Saturday, August 24, 2013

Mostly Mozart, 2013: Closing Night

Avery Fisher Hall. August 23, 2013. 

It is often boasted that the arts are for everyone and likewise touted that more young people ought to attend concerts and too that music brings people together. This is at least partially rubbish, and I would like formally to wish the two young women who jabbered to their mortified boyfriends during six of the night's twelve symphonic movements, some period of banishment to the most beshitted pits of Tartarean hellfire and there to enjoy the tantalizing torment of hearing, amongst the rattling chains and spinning wheel and serpentined fury, the echoes of Elysian peace and, now and then, some fading chord from spurned Parnassus. (Henceforth known as The Curse of the Philistines.)

What those philistines missed was an agreeable if flawed performance of Mozart's final three symphonies by the Mostly Mozart Orchestra under the baton of Louis Langree. The same strengths and shortcomings pervaded all the symphonies of which the minuets came off the strongest. There, Langree's firm strokes brought the dances to shaped and lively, if not nimble, life. The syncopations of the G minor menuetto were especially off-balancing thanks to the basses who weighed in heftily there and the whole night. Sometimes their energy supported the piece, as in the their responses in the E-flat finale and their snarling kickoff of the G minor's 1st movement exposition fugato, other times they swallowed the other lines as they did at points in all the fugal sections.

Right on target the whole night, though, were the winds, especially during Symphony 39. There, whether for their spot-on dynamics or  punctuation during the first movement, for floating aloft the fleeting canonical passages of the andante, or cheekily chiming in during the symphony's finale, they earned their section's special applause. The songful lines of the menuetto were especially soft and sweet.

Though the fugatos lacked the ideal separation between voices, Langree brought off the slow movements of the last two symphonies with a special romantic fullness which didn't collapse into languor. The concert was well worth hearing these two slower movements, often hurried over in favor of their flashier bookends, treated so well. Concluding, the Jupiter finale traded in some articulation for exuberance, but not to the point of laxity. The movement's themes were well-shaped and thwacking around until they joined each other in the great polyphonic coda which brought deserved smiles and vigorous applause.

Thursday, August 22, 2013

Artwork of Middle Earth: Three By John Howe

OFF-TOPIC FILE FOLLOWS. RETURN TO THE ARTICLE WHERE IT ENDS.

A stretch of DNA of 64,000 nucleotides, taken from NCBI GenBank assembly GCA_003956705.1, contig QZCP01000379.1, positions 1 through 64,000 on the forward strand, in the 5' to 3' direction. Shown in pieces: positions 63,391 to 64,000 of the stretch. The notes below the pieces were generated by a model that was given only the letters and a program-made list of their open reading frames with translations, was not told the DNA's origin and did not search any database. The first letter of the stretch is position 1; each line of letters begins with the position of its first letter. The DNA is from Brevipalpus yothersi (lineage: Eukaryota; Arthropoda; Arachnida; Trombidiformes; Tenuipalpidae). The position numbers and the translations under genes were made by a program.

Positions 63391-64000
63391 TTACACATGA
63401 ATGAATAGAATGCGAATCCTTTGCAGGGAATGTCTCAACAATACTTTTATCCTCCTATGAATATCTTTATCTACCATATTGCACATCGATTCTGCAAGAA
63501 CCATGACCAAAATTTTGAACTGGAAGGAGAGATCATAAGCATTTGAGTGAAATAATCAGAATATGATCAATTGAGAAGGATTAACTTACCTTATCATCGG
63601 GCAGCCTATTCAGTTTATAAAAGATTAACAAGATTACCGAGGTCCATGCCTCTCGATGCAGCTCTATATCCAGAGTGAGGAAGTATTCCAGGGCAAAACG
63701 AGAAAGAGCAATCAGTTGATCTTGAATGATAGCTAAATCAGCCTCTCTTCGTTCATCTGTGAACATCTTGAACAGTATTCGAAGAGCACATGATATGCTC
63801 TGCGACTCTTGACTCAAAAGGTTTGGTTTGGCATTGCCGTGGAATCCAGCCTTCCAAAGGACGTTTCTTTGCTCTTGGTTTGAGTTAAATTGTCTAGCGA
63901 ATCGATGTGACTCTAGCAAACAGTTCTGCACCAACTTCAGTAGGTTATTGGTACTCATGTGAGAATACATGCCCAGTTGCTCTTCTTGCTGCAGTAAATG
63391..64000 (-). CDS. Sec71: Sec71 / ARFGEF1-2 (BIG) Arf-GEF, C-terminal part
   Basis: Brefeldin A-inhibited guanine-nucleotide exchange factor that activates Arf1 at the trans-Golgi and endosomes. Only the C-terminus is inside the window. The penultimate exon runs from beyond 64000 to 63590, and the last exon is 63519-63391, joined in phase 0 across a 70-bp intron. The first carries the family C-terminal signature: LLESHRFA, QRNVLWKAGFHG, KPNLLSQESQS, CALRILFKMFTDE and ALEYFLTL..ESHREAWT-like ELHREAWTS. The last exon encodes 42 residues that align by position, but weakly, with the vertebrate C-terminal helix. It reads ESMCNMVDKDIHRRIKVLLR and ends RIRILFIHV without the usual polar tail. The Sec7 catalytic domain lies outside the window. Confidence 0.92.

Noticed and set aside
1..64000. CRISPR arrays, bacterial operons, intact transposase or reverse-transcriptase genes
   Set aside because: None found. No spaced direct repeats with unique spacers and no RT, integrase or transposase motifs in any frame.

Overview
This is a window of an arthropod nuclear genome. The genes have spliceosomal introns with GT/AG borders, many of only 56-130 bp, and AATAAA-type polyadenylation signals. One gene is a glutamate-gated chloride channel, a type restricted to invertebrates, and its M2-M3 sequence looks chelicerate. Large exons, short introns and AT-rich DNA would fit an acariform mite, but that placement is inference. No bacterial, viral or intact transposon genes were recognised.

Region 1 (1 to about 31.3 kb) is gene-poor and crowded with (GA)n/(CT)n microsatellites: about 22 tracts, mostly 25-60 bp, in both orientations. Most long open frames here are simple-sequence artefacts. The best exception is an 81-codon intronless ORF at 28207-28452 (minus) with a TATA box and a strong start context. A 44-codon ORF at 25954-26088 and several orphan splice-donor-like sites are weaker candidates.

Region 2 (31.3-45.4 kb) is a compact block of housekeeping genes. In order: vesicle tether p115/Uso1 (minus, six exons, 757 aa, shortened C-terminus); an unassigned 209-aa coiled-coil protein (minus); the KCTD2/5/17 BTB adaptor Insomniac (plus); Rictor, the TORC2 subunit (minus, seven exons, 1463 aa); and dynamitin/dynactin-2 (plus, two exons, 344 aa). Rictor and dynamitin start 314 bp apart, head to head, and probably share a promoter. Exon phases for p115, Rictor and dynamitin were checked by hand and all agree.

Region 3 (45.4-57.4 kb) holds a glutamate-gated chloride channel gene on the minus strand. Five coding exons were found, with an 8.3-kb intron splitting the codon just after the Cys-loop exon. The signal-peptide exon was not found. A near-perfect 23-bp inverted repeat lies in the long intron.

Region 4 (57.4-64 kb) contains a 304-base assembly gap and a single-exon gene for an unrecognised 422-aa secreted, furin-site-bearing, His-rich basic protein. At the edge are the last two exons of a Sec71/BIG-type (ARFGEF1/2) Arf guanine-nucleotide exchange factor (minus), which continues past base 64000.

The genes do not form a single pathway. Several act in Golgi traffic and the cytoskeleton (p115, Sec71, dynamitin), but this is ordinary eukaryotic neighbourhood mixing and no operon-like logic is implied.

John Howe is today most famous for his collaboration with fellow illustrator Alan Lee on Peter Jackson's Lord of the Rings and Hobbit trilogies, but both artists have for decades illustrated the fantastic realms of J. R. R. Tolkien. I imagine there's a special pleasure in bringing Middle Earth to visual life, chiefly because of the coherence of the geography and its importance to the story. Tolkien crafted a combination of narrative and topographic detail which gives each place a story and story a setting. The result is an interconnected web of context which unifies place, people, and time across Middle Earth into, well, a world. The author's affection for this world shows through more strongly, though, in the minute details of time, texture, and color which describe everything from the mighty Numenorean towers to the hills and dales of the Shire. The result is a rich and exiting picture ripe for painting.

The following are my favorites from Howe's less known paintings, scenes from the Silmarillion. In each, Howe captures the plain narrative of the story, the details of the geography, and the emotional or thematic significance of the action.

The Fleet of Al-Pharazaon
Here Howe tells the story of Al-Pharazaon (Ar-Phharazôn), the last king of Numenor, and his prideful challenge to the Valar in which he sailed for their promised land, forbidden to men. Of foremost prominence are the king's vast sable sails, fully puffed and propelling its haughty golden prow through the sea. The sails cast a menacing shadow of azure–another heraldic color–on the water before it, contrasting the soft blues which pull your eyes back to the rest of the king's fleet and the setting sun, which brings your eyes back to those terrible sails which blot it out.

Slowly the fleets passed out of the sight of the watchers in the havens, and their lights faded, and night took them. . . and the Eldar mourned, for the light of the setting sun was cut off by the cloud of the Numenoreans. . . Ar-Pharazôn wavered at the end, and he almost turned back. . . But pride was now his master. . . [The Silmarillion, 278]

Morgoth's Forces before Gondolin
This is my favorite of the Howe's three paintings of Turgon's hidden city of Gondolin. At play here are the contrasts among the foreground, middle, and background. In the back we see the frosty veins running through the mountains as their peaks glisten in the golden sunrise. Yet for their size and beauty they no longer protect the city from Morgoth's forces, dark in the foreground. The dragon's limbs all arch menacingly toward the white city as troops pour into the valley's snowy mist that surrounds the white city. Both the mountains and mist pull your eyes toward the dragon who in turn points you down toward the city's citadel where all three colors and areas meet, connoting Gondolin's exposure and trapped fate.

The host of Morgoth came over the northern hills where the height was greatest and the watch least vigilant, and it came at night upon a time of festival, when all the people of Gondolin were upon the walls to await the rising sun, and sing their songs at its uplifting. . . [The Silmarillion, 242]

Fingolfin's Challenge